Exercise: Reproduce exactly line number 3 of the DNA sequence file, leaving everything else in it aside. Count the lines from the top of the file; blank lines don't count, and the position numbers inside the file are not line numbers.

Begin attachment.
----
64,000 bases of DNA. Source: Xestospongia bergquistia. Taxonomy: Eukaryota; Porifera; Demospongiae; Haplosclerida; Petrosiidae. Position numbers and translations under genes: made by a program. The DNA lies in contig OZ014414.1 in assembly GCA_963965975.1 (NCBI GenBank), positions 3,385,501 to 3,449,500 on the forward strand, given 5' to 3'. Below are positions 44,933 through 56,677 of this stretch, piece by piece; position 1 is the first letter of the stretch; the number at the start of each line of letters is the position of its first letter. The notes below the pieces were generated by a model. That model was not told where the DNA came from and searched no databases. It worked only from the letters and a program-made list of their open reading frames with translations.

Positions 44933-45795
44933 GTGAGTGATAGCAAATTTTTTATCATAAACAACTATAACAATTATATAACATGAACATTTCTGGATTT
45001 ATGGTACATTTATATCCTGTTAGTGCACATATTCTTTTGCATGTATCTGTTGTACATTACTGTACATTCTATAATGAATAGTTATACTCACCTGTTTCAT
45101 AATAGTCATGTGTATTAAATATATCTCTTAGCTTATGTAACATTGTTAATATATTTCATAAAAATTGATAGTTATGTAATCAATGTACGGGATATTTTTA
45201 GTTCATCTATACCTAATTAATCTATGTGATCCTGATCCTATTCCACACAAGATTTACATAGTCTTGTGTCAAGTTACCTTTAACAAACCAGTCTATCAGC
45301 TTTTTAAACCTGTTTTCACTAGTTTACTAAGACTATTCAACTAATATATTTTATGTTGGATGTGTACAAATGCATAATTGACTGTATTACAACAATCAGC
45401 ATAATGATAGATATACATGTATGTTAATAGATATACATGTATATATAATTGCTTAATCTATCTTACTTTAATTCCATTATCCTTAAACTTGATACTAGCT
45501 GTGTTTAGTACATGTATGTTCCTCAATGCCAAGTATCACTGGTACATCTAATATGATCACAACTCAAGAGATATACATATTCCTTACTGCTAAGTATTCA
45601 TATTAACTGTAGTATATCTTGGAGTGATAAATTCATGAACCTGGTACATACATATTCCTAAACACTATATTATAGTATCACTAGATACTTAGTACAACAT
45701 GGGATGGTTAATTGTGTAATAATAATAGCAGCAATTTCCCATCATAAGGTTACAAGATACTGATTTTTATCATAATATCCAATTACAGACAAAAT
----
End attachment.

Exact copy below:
44933 GTGAGTGATAGCAAATTTTTTATCATAAACAACTATAACAATTATATAACATGAACATTTCTGGATTT